For example, data selfie, a Chrome extension developed by an ex-Facebook employee, lets you to track your own usage of Facebook and learn what the platform might be gathering about you.
Though I haven’t been using the extension for more than a few days, here is an example of how data scientists at Facebook could make particilar assumptions about my shopping habits, despite the fact that I have zero to no interaction with clothing brands on Facebook:
Information like this is much more valuable to advertisers than the boilerplate information Facebook says they collect, such as age, gender, and relationship status. In my case, for example, Facebook could share this data with REI and convince them to shell out more money to reach me, leaving the H&M’s and Zara’s of the world to skip me and focus their resources converting users who feel more positively about their brands.
Providing advertisers with the confidence of higher ROI allows Facebook to market more expensive ad solutions to these companies — long gone are the days of every user seeing the same three banner ads when they log into a social media app. Instead, we now see sponsored posts by paid influencers on Instagram, high production value video ads on our Facebook feeds, and sponsored content that discreetly makes brands appealing to specific cohorts.
So, how does one quantify the value of a consumer data?
To start, we know it must be high, given the substantial increase social media and branding budgets over the past several years. Getting more specific, this post from Shopify (https://www.shopify.com/blog/customer-lifetime-value), helps us understand how to calculate a consumer’s lifetime value. This numbers-based approach hinges on two things:
1) Collect consumer data at an individual level. Consumer data such as average order volume and purchase frequency
2) Target most valuable groups. This is the part where social media comes in. A lot of the advertisement on Facebook and other platforms is done before a customer ever shops for the brand online, so how do you know to target them? The answer is by taking data about the people who have already shopped with you, and understand the similarities between them. Once you’ve done this, you can assume that others who share these similarities will also be interested in what you have to sell. The more data that is collected, the more ways there are to segment users and get to that high-spending cohort without wasting resources on the rest.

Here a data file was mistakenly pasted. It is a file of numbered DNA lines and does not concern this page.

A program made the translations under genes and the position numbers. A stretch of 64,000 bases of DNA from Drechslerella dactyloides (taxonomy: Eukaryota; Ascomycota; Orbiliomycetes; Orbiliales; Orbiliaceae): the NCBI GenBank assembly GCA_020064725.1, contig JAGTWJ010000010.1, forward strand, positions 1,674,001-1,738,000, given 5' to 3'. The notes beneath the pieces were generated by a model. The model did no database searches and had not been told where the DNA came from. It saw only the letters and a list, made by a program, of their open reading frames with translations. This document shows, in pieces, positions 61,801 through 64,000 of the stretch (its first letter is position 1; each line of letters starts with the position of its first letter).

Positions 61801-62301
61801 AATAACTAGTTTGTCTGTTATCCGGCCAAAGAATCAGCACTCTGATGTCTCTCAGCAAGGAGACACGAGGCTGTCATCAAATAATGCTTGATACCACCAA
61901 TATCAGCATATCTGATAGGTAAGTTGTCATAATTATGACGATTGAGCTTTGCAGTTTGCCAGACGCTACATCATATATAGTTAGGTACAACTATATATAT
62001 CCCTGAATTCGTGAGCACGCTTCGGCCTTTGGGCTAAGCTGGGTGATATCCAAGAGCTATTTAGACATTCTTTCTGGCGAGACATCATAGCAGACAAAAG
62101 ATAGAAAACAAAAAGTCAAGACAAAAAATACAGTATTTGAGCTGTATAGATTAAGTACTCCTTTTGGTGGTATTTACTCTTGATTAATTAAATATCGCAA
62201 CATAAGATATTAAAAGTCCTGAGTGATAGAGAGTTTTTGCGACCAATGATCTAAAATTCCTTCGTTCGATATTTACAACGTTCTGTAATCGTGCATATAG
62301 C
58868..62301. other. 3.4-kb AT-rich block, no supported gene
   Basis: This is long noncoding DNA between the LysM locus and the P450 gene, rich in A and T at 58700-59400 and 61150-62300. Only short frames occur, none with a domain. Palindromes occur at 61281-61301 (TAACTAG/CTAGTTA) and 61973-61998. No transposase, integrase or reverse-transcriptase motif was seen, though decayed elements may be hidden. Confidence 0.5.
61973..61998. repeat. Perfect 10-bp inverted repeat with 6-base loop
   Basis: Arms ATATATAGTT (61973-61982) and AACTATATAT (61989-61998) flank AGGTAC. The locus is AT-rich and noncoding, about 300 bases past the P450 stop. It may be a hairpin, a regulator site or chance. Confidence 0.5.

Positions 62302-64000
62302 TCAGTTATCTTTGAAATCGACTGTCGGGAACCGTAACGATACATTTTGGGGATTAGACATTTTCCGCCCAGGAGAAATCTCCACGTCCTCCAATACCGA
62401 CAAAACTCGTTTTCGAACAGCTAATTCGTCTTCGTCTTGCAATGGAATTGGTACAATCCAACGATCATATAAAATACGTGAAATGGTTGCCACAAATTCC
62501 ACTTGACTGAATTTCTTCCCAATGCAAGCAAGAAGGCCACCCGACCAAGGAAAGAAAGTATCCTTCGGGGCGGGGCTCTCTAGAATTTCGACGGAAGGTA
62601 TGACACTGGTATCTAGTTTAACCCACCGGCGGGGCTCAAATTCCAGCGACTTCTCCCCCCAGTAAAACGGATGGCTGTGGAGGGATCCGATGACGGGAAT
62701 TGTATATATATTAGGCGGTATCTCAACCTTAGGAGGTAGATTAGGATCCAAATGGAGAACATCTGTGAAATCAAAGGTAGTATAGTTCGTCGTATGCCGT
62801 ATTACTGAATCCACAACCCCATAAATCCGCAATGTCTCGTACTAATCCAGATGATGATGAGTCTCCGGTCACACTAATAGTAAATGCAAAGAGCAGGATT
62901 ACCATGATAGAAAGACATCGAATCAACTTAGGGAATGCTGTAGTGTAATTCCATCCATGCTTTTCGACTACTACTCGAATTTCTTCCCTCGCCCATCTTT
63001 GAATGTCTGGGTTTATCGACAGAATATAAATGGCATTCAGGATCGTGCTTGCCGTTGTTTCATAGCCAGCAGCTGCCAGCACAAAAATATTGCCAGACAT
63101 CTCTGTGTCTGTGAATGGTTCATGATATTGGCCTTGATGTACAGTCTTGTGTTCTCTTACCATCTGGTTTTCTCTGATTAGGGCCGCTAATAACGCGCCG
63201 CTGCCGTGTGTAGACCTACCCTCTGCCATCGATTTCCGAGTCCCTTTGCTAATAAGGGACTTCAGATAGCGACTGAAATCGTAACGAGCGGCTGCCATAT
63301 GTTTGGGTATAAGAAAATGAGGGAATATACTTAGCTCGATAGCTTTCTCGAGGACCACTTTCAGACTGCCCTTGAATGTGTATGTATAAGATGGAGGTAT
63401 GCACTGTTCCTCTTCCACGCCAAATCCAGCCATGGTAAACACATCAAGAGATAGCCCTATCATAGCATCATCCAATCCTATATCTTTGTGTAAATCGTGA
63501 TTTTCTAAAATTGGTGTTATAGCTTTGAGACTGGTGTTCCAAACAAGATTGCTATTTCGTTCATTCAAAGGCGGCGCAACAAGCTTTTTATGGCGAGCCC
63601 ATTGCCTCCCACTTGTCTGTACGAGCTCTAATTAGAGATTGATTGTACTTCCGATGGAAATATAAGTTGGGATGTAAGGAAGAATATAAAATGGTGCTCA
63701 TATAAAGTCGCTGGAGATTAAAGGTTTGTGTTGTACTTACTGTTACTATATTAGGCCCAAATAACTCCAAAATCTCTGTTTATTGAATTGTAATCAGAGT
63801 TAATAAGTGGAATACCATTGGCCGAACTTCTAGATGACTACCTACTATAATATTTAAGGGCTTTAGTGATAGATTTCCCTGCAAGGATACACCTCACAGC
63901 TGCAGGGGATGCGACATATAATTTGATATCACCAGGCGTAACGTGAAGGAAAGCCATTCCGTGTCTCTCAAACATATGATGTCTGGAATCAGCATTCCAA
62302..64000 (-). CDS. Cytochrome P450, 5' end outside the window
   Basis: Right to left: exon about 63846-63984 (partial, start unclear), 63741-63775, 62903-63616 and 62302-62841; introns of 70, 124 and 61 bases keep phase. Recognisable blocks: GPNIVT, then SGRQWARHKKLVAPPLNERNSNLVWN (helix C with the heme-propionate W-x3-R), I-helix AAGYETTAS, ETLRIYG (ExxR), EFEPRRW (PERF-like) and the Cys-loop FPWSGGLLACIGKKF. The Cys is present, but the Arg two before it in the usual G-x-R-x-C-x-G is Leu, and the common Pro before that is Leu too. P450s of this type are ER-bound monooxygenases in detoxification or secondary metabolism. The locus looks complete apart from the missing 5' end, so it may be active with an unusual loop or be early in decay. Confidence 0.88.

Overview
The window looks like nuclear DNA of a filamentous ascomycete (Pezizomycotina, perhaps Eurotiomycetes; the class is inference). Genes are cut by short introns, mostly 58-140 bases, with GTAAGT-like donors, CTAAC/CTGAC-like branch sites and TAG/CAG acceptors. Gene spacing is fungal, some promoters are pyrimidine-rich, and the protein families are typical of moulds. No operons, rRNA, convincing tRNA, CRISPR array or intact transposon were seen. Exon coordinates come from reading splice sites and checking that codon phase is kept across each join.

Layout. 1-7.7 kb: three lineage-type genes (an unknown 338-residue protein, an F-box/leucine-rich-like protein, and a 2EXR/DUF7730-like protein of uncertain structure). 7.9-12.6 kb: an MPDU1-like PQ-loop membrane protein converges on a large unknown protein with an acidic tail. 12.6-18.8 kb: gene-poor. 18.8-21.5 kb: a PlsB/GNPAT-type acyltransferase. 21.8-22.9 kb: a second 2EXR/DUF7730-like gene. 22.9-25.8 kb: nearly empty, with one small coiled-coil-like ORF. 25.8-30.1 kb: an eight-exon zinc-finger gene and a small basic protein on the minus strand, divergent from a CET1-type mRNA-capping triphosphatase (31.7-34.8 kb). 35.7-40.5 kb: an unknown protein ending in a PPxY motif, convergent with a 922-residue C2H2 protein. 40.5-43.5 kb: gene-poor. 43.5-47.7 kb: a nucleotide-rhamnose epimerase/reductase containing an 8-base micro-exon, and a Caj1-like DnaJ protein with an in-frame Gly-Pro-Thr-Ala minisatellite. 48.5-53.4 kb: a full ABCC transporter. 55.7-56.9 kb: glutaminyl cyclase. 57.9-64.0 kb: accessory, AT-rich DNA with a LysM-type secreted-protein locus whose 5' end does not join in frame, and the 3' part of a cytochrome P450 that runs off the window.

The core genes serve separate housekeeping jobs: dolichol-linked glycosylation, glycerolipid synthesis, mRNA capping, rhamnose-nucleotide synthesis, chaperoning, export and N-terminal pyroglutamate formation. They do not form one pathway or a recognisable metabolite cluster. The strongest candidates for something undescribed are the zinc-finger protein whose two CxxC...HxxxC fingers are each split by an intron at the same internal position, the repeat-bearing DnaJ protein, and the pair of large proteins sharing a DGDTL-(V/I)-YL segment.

In short, the data being collected by social media platforms is used in ways that allow them and advertisers to work together to bucket us into segments and create more efficient ways to market to us. These segments can be based on similarities in simple things such as age and hometown, but are often more effective when they’re formed off of more intimate details of our personalities.
To get to the data that allows platforms like Facebook to know these things about us, they have to keep us engaged and on the platform.
Simply put, our time spent on their site helps generate more data, which allows them to build eerily accurate profiles of our likes, aspirations, interests, and behaviors, which entices advertisers to spend more for high returns.
So, if the driver in this economy boils down to users creating IP with their time, why can’t they get their fair share of the rewards?